CAMPAIGNERS against the use of a controversial medical device are hoping that the Welsh Government follow the example set by Scotland who have sought to suspend the use of surgical mesh across their health boards.
Last month Scottish Health Secretary Alex Neil requested that health boards immediately suspend the use of surgical mesh - used largely to treat women with pelvic organ issues - until more reviews can be conducted into the procedure which has left women all over the world in agony when the mesh erodes and migrates internally, perforating organs and becoming near impossible to remove.
The mesh has already become the subject of several successful lawsuits in the US and now with Scotland recognising the damage being done, Welsh campaigner Jemima Williams hopes that other countries soon follow suit.
Spearheading a campaign from her Barry home, Jemima began lobbying Welsh Health Minister Mark Drakeford after suffering for more than 12 years as a result of her operation. Something that fellow sufferers from all over the world have been contacting her to discuss since she spoke out about her problems.
With the help of solicitor Dr Sarah-Jane Richards of Secure Law Ltd, Jemima has called on Mr Drakeford to implement a national register to monitor and record the adverse effects being experienced by women who have had surgical mesh and tape implanted.
Mr Drakeford has responded saying that, because Wales lacks the devolved powers of Scotland, the monitoring and regulation of medical equipment is dealt with on a UK basis and as such the Welsh NHS is governed by guidelines set up by the UK's Medical and Healthcare Products Regulatory Agency (MHRA).
He said that The Welsh Government has been working to ensure that Health Board directors and surgeons take into account MHRA findings from November 2013.
Dr Sarah-Richards responded: "The MHRA reported that over 13,000 operations using surgical tapes are performed on women each year.
"One of the studies it reported confirmed more than eight percent of women suffered erosion of their tapes within 12 months of their surgery.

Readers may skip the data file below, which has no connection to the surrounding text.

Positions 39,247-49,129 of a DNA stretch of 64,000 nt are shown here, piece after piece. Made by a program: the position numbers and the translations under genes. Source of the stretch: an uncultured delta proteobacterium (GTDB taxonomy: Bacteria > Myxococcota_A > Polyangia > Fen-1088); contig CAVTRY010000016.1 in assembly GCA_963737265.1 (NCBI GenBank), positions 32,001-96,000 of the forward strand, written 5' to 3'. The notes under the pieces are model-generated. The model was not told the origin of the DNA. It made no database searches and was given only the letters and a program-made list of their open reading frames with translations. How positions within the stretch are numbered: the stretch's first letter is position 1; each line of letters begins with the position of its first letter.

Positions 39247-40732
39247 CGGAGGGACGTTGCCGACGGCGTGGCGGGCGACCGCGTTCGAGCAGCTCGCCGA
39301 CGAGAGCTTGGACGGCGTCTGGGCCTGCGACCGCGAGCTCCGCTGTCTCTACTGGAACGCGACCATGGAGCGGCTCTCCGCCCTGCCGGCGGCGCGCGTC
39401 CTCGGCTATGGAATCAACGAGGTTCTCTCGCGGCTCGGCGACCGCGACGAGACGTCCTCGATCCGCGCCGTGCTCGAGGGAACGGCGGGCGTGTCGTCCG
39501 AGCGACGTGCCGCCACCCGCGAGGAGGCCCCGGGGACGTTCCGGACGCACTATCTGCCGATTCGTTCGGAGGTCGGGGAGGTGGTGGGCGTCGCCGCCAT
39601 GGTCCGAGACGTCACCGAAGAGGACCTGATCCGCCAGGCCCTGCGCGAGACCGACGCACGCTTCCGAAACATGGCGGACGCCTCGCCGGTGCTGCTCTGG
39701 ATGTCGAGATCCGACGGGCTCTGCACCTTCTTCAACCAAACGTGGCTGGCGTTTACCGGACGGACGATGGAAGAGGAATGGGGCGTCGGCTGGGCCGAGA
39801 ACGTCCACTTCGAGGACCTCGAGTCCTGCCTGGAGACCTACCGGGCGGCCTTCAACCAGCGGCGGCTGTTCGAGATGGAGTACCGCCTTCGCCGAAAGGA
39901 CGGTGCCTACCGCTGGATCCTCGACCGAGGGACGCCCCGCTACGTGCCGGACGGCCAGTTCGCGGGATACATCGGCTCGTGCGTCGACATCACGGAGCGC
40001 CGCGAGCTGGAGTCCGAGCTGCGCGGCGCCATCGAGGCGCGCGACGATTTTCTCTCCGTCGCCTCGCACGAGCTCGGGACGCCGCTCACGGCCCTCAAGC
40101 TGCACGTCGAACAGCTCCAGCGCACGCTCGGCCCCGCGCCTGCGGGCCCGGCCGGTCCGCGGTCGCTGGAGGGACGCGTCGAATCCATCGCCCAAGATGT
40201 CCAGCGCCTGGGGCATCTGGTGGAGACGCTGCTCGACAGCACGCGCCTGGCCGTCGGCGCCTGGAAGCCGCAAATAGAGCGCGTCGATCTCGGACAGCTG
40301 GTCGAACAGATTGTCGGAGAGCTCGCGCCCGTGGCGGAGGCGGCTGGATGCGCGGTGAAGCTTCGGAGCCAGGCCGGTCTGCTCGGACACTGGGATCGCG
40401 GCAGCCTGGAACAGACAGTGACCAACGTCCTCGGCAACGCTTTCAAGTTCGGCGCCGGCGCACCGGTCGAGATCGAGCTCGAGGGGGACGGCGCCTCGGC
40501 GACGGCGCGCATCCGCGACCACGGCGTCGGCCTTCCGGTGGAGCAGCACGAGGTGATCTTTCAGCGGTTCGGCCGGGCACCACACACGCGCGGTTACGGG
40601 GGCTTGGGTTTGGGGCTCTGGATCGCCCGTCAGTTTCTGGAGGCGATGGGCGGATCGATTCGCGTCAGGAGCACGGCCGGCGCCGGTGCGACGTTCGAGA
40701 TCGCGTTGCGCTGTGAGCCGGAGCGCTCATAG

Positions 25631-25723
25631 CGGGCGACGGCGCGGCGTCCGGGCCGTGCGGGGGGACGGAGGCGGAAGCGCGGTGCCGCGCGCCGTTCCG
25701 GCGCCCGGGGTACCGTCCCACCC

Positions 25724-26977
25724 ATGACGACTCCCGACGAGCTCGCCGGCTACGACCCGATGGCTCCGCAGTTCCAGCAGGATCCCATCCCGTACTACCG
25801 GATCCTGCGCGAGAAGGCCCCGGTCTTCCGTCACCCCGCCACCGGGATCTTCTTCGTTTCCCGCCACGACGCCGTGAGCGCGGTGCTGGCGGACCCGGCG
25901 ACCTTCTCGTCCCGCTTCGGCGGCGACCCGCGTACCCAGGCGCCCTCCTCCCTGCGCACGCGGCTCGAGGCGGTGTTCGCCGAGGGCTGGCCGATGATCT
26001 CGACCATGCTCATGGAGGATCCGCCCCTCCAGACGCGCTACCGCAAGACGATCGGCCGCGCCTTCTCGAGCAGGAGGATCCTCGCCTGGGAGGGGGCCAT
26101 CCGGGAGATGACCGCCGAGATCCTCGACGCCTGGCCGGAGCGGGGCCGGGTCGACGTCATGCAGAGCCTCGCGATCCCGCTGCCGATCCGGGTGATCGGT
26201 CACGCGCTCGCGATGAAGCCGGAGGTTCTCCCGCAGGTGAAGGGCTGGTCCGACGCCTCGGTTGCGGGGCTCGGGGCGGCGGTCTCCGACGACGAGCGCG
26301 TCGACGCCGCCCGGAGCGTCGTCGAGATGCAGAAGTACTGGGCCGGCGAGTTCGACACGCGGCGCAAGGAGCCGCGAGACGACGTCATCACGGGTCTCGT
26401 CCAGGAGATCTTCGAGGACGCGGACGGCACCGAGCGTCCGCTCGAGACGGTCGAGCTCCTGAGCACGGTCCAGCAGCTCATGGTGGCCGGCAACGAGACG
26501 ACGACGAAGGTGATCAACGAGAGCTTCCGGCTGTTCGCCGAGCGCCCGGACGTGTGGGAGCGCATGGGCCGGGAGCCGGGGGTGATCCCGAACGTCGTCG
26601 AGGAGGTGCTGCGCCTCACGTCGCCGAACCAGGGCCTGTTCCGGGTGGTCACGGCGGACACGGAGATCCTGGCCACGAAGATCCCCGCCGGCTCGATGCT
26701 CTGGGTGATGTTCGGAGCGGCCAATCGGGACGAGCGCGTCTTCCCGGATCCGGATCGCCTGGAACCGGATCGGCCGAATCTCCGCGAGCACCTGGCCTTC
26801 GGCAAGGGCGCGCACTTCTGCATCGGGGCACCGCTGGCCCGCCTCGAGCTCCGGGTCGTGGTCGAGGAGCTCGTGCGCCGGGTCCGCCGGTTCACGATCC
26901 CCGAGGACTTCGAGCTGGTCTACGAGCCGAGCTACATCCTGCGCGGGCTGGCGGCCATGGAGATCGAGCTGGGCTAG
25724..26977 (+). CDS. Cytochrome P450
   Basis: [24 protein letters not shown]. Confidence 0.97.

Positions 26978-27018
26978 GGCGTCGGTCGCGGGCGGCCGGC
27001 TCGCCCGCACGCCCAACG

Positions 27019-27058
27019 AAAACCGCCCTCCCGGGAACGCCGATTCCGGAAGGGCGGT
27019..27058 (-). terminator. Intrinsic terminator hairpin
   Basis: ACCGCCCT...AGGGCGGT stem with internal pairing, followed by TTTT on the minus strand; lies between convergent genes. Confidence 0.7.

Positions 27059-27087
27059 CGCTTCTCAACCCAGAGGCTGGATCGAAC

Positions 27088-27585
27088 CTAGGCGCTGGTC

"Based on this report’s conclusion within the first year, more than 1,040 women would have already reported erosion adverse symptoms and vulnerable to vital organs being perforated.
“The device becomes brittle and fragments over a much longer timescale and exposing far more women to these risks.
"Not one of the studies considered by the MHRA in its commission report examined the outcomes of the surgical mesh after three years and most only reported feedback between six to 12 months post surgery.
"There is currently no data upon which any professional organisation or Health Regulator can consider the long term safety of these tapes and mesh.
"Until the surgical outcome has been properly assessed the Scottish Parliament’s decision last week to suspend the use of these tapes and meshes is both responsible and proportionate.
"We ask the Welsh Minister for Health and Social Services to exert all his influence to bring about a similar response for the women of Wales.”
Although disappointed by this response Jemima, 54, of Griffin Close, Barry feels that at least things are moving in the right direction slowly and still ultimately hopes to see the banning of surgical mesh for all but absolutely necessary procedures.
"The Welsh Government have got to sit up and take notice of what's happening in Scotland and think about what will happen if this carries on," she said.
Husband Dennis, a Barry GP, added: "Are the Welsh Government going to drag their heels now that Scotland have done this?
"Are we just going to sit on our hands and allow women in Wales to be implanted with this stuff?"